The Death of Home Movies: Anne Frank on Facebook

The beauty of home movies can be found in the imperfect, as Péter Forgács calls it: “perfection of imperfection” after reading both Forgács’ and Fung’s essays I started to question, is the advent of technology killing the imperfection of home movies?

We live in a time where having a personal diary is very rare but facebook, Instagram or even snapchat stories become a way to record whatever is happening in people’s life. Social media has become something like a mixed media diary. There is, however, a big difference between a personal diary and social media one of them being the most obvious: one is personal and the other one is instantly available to an audience.
The popular book Diary of a Young Girl also known simply as the Diary of Anne Frank is a great example of how was the life of a Jew family during the Nazi occupation. Did Anne know her diary was going to be read by millions and made into plays and movies? if she knew, would the diary be different?Anne Frank

Nowadays we seem to focus more in the way that people perceive us rather than the way we perceive ourselves and the world, our personal views on social media are usually linked to what other people will think of us, we try to polish whatever we are going to post. When we have a camera pointing at us our attitude can be similar to the one that we have on social media, we represent ourselves as we want others to perceive us. This is particularly true today because we know that it is possible to instantly upload a video to youtube or post it in social media where we are going to be exposed to millions of users.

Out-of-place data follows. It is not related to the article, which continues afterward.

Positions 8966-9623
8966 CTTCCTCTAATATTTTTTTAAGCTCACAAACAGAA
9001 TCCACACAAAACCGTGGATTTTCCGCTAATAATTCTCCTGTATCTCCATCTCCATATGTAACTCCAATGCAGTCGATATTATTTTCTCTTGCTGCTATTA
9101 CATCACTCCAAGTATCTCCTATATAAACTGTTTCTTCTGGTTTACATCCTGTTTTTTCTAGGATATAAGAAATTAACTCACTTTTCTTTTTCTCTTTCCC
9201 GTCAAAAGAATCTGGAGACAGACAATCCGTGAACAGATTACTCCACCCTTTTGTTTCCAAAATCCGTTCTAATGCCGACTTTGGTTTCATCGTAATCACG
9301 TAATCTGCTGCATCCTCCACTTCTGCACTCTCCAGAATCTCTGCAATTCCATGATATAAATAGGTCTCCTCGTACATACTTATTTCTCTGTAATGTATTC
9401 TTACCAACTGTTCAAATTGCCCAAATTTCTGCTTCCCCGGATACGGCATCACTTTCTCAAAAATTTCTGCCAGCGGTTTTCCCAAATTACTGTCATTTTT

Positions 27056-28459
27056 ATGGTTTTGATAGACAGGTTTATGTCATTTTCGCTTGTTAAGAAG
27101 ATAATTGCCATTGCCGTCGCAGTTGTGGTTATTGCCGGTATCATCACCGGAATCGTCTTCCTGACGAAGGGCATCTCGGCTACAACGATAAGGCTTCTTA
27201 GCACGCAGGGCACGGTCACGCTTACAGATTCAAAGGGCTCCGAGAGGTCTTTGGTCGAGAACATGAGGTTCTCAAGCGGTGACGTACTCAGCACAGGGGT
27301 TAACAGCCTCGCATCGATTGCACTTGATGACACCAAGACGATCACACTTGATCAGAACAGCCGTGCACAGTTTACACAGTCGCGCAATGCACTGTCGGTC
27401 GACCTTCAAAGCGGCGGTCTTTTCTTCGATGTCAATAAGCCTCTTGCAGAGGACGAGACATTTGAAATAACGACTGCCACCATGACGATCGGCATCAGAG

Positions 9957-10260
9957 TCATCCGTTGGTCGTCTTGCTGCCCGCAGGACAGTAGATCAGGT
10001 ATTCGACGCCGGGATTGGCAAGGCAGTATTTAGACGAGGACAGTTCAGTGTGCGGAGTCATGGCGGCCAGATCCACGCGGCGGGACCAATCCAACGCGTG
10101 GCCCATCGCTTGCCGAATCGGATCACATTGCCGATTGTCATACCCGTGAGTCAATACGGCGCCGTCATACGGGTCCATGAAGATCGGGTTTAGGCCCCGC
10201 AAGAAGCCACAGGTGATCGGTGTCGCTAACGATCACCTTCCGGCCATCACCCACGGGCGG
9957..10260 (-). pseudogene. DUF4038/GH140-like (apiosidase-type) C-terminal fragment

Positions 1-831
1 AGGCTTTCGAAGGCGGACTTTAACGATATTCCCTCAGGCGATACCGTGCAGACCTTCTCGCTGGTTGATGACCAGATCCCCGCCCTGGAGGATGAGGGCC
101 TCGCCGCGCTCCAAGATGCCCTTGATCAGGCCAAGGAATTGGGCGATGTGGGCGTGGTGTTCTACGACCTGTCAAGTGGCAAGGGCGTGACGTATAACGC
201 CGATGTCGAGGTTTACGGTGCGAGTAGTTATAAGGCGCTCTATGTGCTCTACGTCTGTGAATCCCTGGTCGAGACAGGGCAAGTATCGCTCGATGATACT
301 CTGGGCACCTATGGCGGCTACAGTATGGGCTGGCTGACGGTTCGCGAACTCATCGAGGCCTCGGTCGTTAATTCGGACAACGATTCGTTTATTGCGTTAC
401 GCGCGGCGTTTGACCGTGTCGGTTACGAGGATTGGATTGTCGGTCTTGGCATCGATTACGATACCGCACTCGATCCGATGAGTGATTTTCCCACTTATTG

When I was a little kid, home movies were meant to be watched by family members, and rarely by friends, there was no such thing as “vine stars” or “youtube celebrities”. Our 15 minutes of fame were limited to the family and our moments on screen were sometimes too embarrassing to event want to show the footage to a broader audience. It is because of the limitations to broadcast a film that home movies used to be perfectly imperfect, and even though they usually reflected the ‘happy moments’ they were still completely unfiltered because they were meant for a small audience.

Today people not only carries a camera in their pockets at all time but also the ability to broadcast or live stream instantly. The fact that we assume that the home movies we produce can be available to anyone at any given moment makes us filter ourselves more. The filter can be literal, people can edit embellish footage with their fingertips.
Home movies as we see on films like Maelstrom are dead, what we have today is an unprecedented phenomenon of content overload and as we already know this can be a perfect tool to create thousands of cat videos, document catastrophes or simply post that funny mix of fails.

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